C.S.I. Crime Scene Investigators: Las Vegas Blitz

Chapter 4

Warrick carefully set up the rigging over the well and then slipped into a rappel harness. He looked up at the Patrolman Shoemaker standing nearby, and then behind him. Farmer Dell was watching him with the evil eye. He hadn’t been shy about expressing, again, how angry it made him that he couldn’t start drilling his well right now.

Warrick fastened the carabiner onto the harness, fastened a small bag of equipment to the rope, and lowered himself into the well. He began a slow descent into the small shaft, watching the ground below him. At the bottom he spread his legs, avoiding stepping on the ground any more than he had to. David had been careful when he’d come down to collect the mummy, but he’d hidden many of the gold coins by accidentally shifting the dirt.

Warrick pulled off his padded gloves and pulled on latex gloves. From the bag, he pulled out a spade, small hand strainer, and a clear nylon bag with a carabineer. He fastened the clear bag to a rope hanging nearby and then leaned over to sift through the loose dirt. As he collected the gold coins, he discovered that the water table was only a few inches below the surface.

He finished with the coins and put the tools back in his pack. He pulled out plastic test tubes with stoppers and a small metal spoon. Warrick scraped the stones, catching the falling silt and minerals in the tube, and then carefully dug down into the ground to collect soil samples. From the bag, he pulled out a long suction tube, pushed it into the ground, and pulled out a sample of the water. Warrick filled a tube with it, stopped it with a cork, and held it up to the light to look at it. He lowered it, staring at Farmer Dell standing at the edge of the well overhead.

“You’re not supposed to be on this side of the tape, sir,” Warrick told him.

“It’s my property. I want my well back!”

“I’m working as fast as I can.”

“Sir, you have to get behind the tape,” he heard the Patrolman Shoemaker tell Farmer Dell.

The officer appeared, laying his hand on Farmer Dell’s elbow.

“It’s my property!” Farmer Dell yanked his arm away. “I’ll stand wherever I damn well please!”

The two walked away, the officer explaining, “I know it is your property, sir, but this will go much faster if you let the C.S.I. do his job, sir.”

Warrick put the tubes into the bag, zipped it shut, and started climbing out of the well. He reached the top and found the Patrolman Shoemaker and Farmer Dell by the cordon tape still arguing about the farmer’s rights at a crime scene on his property.

Warrick just smiled and shook his head. He turned to pick up his gear. He had thought about leaving the repelling tripod there in case he had to go back down, but with the way that Farmer Dell was acting, he didn’t think leaving anything behind was safe. Warrick pulled the bag of coins up and worked it free from the line.

“Did you get that gold from my well?”

Warrick looked over his shoulder. Once again, Farmer Dell was ignoring the cordon tape. He charged under, headed toward Warrick.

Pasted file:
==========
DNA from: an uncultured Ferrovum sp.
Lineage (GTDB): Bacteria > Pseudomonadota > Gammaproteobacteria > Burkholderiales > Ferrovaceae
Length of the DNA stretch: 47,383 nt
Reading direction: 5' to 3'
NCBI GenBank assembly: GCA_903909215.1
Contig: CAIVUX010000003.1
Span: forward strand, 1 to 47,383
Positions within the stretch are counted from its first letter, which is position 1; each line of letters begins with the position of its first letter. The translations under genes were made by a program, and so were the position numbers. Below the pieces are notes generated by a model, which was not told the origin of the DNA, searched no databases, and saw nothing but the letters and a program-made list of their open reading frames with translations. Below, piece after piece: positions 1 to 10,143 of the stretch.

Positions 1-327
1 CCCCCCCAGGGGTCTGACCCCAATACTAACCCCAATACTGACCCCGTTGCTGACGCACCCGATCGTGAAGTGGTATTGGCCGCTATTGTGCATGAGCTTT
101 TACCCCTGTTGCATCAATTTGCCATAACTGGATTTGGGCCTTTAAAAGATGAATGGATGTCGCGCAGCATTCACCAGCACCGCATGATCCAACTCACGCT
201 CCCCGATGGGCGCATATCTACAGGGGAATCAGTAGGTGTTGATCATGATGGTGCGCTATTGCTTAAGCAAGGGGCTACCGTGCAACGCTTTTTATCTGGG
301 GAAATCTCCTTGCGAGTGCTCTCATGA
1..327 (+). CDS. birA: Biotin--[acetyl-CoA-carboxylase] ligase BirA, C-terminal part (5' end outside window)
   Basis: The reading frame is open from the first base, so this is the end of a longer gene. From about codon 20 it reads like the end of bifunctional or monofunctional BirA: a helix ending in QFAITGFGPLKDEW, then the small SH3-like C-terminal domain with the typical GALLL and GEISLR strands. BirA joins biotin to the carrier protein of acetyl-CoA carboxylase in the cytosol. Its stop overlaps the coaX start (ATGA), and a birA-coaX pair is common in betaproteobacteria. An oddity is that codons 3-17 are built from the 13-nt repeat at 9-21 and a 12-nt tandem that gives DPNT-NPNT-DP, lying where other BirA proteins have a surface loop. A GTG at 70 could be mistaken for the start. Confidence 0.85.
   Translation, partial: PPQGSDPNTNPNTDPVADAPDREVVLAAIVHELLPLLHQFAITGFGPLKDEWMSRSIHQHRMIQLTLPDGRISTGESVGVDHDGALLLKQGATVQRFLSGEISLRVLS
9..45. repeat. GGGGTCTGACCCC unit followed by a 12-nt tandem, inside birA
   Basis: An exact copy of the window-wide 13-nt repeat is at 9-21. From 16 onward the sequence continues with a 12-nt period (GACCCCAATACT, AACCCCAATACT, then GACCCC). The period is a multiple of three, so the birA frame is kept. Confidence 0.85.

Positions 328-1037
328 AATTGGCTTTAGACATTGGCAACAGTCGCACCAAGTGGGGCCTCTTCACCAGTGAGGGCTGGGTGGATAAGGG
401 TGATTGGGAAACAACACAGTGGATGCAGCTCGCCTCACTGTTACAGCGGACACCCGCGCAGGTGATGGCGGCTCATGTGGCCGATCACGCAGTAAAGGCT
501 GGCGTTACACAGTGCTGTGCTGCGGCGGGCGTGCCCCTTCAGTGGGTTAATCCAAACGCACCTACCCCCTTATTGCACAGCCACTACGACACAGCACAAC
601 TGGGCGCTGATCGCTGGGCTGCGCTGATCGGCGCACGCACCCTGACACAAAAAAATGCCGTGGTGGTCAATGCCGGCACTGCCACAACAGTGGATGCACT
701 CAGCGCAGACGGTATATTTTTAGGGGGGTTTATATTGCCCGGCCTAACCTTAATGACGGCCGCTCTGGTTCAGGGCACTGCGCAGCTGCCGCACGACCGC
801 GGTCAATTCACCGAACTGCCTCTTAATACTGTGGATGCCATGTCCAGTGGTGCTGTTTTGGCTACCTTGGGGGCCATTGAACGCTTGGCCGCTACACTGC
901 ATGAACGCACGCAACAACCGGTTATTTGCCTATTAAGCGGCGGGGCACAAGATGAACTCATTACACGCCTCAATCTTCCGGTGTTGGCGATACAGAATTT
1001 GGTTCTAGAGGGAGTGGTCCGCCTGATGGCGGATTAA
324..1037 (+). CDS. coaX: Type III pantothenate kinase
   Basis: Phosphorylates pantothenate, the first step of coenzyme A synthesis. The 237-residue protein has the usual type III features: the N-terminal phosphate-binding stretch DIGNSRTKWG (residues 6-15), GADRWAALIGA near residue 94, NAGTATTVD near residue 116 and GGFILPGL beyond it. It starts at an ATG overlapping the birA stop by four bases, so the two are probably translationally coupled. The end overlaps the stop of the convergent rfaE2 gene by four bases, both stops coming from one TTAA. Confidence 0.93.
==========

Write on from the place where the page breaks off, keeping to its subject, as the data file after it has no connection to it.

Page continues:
“Yes. What do you know about them?” Warrick answered.

“They’re mine.”

Warrick turned, facing the man at his full height. Sometimes that was all he needed to disarm an angry person. It didn’t work on Farmer Dell; he kept charging toward Warrick like an angry boar.

“They belong to me.”

“Do they? Tell me about them.”

“You found them in my well! They belong to me!”

Warrick realized this man had no legal claim to these coins, other than ‘finders’ keepers,’ which didn’t amount to squat when it came to a possible murder.

“I’m sorry, sir, but until I’ve cleared them, they’re evidence. If you would like to fill out—”

“I ain’t filling out shit! Give them to me right now.”

Warrick looked up as the Patrolman Shoemaker stopped on the other side of Farmer Dell.

“Sir, for the last time, even if this is your property, you have to stay behind the tape until the C.S.I. has cleared the scene.”

“You’re going to listen to him?” Farmer Dell demanded of the Patrolman Shoemaker.

“As a matter of fact, yes. Now come on.” The officer motioned off toward the grove, out of the taped area.

“Well you can listen to a nigger, but I ain’t.” Farmer Dell turned his angry, beady eyes on Warrick. “Give me those coins, you damn nigger!”

Warrick was surprised that the comments weren’t making him angry. Instead, they made him smile. The anger behind the words was forced and unpersuasive, the words of a lonely, angry old man.

“Sorry. You’ll have to fill out the proper forms.” Warrick said.

Farmer Dell grabbed for the bag and Warrick dodged his hand with a side step. The old man hadn’t expected Warrick to move so he stumbled past him, right into the well. The old man grabbed the rope and slid to a stop a few feet from the bottom. He let go, dropping into the few inches of water at the bottom of the well, and then turned his angry eyes to them.


“Do we have to?” the Patrolman Shoemaker whispered to Warrick. “He’s out of the way down there.”

Warrick turned fast to keep Farmer Dell from seeing him smile. “I’ll go call for a fire truck.”